We remember Dr George Henry, former Master of the Rotunda Hospital, who passed away peacefully on Friday 30th July. We express our sympathies and condolences to his family.
Dr. George Henry was born in 1938. He attended St. Columba’s College, then on to Trinity College Dublin to study medicine. He initially came to work in the Rotunda as a medical student and then travelled to UK to further his studies. He returned to Ireland to take up a post as a Registrar in the Rotunda in 1965.
Dr Henry was elected Master of the Rotunda in 1981.
As Master he was responsible for the clinical care of women and their babies but his tenure was marked by great changes in the Irish economy and society.
During the impecunious 1980’s Dr Henry’s ability to control expenditure and generate funds enabled him to improve services for women. He sought to improve conditions in the labour ward, operating theatre, outpatient clinics and post-natal accomodation; his plan for these improvements was accepted by the Department of Health in 1985 and the works completed in 1993.
The vision of Dr Bartholomew Mosse, founder of the Rotunda, to develop the Pillar Room as a source of funds for the hospital was reinvigorated by Dr Henry. He led a fundraising drive for renovation of the Pillar Room as a new Conference and Teaching Centre and oversaw the opening of the new facility by the Minister for Health in 1985.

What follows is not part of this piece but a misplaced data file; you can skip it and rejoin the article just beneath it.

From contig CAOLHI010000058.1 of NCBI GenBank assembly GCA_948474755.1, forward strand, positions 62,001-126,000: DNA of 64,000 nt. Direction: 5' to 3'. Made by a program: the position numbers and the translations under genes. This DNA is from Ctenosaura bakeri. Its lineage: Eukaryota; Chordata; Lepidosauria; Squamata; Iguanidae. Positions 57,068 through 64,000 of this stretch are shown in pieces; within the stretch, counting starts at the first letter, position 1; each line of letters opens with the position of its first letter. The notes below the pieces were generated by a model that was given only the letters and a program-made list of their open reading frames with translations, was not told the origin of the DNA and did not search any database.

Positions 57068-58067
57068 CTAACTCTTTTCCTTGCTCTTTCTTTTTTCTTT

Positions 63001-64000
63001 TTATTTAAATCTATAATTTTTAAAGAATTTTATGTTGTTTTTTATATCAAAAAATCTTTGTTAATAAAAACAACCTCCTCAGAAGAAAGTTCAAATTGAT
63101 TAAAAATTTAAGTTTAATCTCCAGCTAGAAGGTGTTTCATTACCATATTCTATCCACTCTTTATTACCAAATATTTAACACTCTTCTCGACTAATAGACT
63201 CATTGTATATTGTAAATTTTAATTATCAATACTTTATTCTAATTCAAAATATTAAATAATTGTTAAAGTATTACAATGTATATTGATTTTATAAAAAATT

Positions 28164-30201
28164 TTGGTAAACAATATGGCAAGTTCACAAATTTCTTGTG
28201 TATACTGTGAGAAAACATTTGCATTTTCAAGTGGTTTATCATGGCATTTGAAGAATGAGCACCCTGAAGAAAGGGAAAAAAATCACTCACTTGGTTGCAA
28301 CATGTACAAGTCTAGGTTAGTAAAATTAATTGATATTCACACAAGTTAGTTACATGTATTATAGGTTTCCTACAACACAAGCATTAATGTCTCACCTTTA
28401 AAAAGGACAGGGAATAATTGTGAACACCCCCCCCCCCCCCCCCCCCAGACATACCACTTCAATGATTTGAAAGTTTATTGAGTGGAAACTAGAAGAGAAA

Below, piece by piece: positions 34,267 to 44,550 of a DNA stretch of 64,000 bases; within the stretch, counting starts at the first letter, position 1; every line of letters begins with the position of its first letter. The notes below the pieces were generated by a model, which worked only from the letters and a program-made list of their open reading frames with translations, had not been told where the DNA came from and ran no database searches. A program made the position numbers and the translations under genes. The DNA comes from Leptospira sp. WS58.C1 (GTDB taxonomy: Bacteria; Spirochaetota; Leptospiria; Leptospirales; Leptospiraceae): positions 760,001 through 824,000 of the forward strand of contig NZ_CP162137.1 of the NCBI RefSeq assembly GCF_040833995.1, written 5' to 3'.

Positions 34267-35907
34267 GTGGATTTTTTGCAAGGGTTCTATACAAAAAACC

Dr Henry was keenly aware of social and societal issues and recognized the dearth of services in sexual violence. In 1985 with his support and encouragement the first dedicated Sexual Assault Treatment Unit in Ireland was opened in the Rotunda Hospital.
He was the last Master to live on site and retired in February 2003.
Dr Henry is fondly remembered by many staff in the Rotunda and was a legendary character who provided care and support to many Rotunda patients and staff from 1965 to 2003.
At the family’s request it is our intent to hold a memorial service in the Rotunda Chapel later in the year to honour and celebrate Dr Henry’s life.
Ar dheis Dé go raibh a anam